Gordon Campbell | Parliament TV | Parliament Today | News Video | Crime | Employers | Housing | Immigration | Legal | Local Govt. | Maori | Welfare | Unions | Youth | Search

 


Harré to Lead Internet Party

MEDIA RELEASE
May 29, 2014

Harré to Lead Internet Party

Laila Harré – the woman who put through New Zealand's first paid parental leave law – will lead the Internet Party into the General Election.

Ms Harré, a Cabinet minister for the Alliance-Labour Government from 1999-2002, brings with her a wealth of political experience as a former Minister of Women’s Affairs, Youth Affairs and Statistics, and Associate Minister of Labour and of Commerce.

Ms Harré introduced the first paid parental leave legislation and saw it through the legislative process with a law that granted 12 weeks’ paid leave.

Her return to politics as leader of the Internet Party comes as a result of her concern that young Kiwis, in particular, have been left out of the political process. Ms Harré sees the Internet Party as a force to connect with young citizens and give them a strong voice in Parliament.

“Mainstream parties aren’t even trying to connect. It's hardly surprising that nearly half the eligible voters under 24 didn’t even bother at the last election. Parliament was somewhere they felt they had no place, and politics had become too distasteful, too petulant, to even rate as a spectator sport.

“This has to change and we will be the ones to do it.”

She believes the Internet represents a once-in-a-generation opportunity for New Zealand to become a global leader in generating innovation, jobs and prosperity.

“And our young people get that. What they have lacked so far is a voice in Parliament. I'm here to change that.”

A qualified barrister and solicitor educated at Auckland University, Ms Harré says her experience of the Internet is much the same as many others who use it, but she is joining an organisation with expert personnel who have a vast knowledge of technology issues and solutions.

“Internet freedom is the free speech issue of our age,” she says. “The Internet creates the spaces in which our youth gather. The town hall meetings of the smartphone age happen online. The Internet Party is teaching me a valuable lesson – that we're the ones who need to change, to engage.

“But the Internet Party represents so much more than that. Our Action Agenda and policy development process clearly shows the depth and breadth of our vision for health, education, environment, the economy – all the things that New Zealanders care about.”

Ms Harré’s extensive background in employment relations fits well with the Internet Party's policy on jobs and innovation.

Since leaving Parliament, Ms Harré has had a series of employment-related jobs in New Zealand and the Pacific, including a United Nations programme in Fiji strengthening the position of women vendors in produce markets, a two-year job in Fiji running the International Labour Office's Strategies for Decent Work project, designing and managing human resources involved in setting up Auckland Council, and positions with one if the country's largest private sector unions, the National Distribution Union, and the NZ Nurses’ Organisation.

NOTES FOR MEDIA:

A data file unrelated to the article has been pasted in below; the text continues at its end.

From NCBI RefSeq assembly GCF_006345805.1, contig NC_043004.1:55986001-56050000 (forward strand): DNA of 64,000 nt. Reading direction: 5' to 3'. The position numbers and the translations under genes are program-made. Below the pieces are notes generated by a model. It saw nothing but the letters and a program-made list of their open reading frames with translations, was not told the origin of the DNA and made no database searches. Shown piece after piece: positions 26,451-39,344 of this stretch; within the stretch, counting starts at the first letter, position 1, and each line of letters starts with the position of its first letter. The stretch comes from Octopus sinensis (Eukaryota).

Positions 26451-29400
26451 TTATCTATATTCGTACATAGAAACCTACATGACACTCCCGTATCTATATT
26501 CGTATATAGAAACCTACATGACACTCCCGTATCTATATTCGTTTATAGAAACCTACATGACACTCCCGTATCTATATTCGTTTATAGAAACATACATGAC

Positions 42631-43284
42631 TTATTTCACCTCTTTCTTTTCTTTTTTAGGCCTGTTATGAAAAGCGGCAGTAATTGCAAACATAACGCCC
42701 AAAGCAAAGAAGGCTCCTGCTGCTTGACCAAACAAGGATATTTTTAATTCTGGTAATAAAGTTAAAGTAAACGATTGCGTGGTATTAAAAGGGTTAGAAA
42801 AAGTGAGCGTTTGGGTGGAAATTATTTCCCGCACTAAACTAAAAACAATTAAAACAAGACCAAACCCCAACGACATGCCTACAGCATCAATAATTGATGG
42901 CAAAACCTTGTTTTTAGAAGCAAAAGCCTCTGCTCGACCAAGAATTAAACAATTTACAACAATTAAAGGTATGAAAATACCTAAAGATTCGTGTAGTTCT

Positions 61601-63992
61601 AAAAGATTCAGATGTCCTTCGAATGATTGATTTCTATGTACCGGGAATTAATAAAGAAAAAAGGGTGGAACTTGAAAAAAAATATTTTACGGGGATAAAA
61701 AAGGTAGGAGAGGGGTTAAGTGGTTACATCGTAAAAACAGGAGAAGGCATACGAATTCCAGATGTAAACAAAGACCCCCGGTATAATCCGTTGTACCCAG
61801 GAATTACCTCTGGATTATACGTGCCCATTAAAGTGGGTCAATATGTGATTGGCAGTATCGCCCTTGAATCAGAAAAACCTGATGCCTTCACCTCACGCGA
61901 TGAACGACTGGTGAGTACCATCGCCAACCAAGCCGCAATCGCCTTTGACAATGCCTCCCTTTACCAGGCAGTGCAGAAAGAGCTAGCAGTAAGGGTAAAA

A new, free-to-use portrait photo of Laila Harré can be downloaded HERE
Laila Harré’s detailed profile can be found HERE

ENDS

© Scoop Media

 
 
 
 
 
Parliament Headlines | Politics Headlines | Regional Headlines

 

Gordon Campbell: On The Ombudsman’s Verdict On Paula Rebstock And Ian Rennie

Unfortunately, the brave and damning report by Ombudsman Ron Paterson on the “flawed” and “unfair” inquiry conducted by Dame Paula Rebstock into events at MFAT pulls back the veil on a far wider issue. More>>

ALSO:

Charities' Report: Stressed Families - Overstretched Services

“Like so many of the whānau and families they serve social service organisations are under huge financial stress. The support demanded from desperate people in communities is far outreaching the resources available.” More>>

ALSO:

Detention: Wellingtonians Protest Treatment Of Refugees

Peace Action Wellington (PAW) and around 50 Wellingtonians blockaded the Australian High Commission, creating a symbolic detention centre to protest the Australian Government's policy of mandatory offshore detention for refugees and asylum seekers. More>>

ALSO:

Diver's Alarums: Breach Means Training Provider Must Repay $1.47 Million

The New Zealand School of Outdoor Studies is to repay $1.47 million (GST-exclusive) to the Tertiary Education Commission (TEC) following an investigation which showed that some student enrolments between 2009 -2014 could not be validated and that courses were under-delivered against their agreement with the TEC. More>>

ALSO:

Education: Government Plans Suggest Bulk Funding Return

Plans by the Government to return to bulk funding are likely to see increased class sizes and schools most in need missing out on much-needed resources, Labour’s Acting Education spokesperson Grant Robertson says. More>>

ALSO:

Interim Report: Auckland Looks Long Term To Pay-Per-Km Road Pricing

Aucklanders can expect to be paying variable rates per kilometre to travel on the city's most congested roads under an emerging transport strategy being formulated by the government and the Auckland Council. More>>

ALSO:

Despite Promises: Government Extends Iraq Deployment

Cabinet has agreed to extend New Zealand’s contribution to the joint New Zealand-Australia mission to train Iraqi Security Forces until November 2018. More>>

ALSO:

On The 'Terrorism' Card:

Get More From Scoop

 

LATEST HEADLINES

 
 
 
 
 
 
 
 
 
Politics
Search Scoop  
 
 
Powered by Vodafone
NZ independent news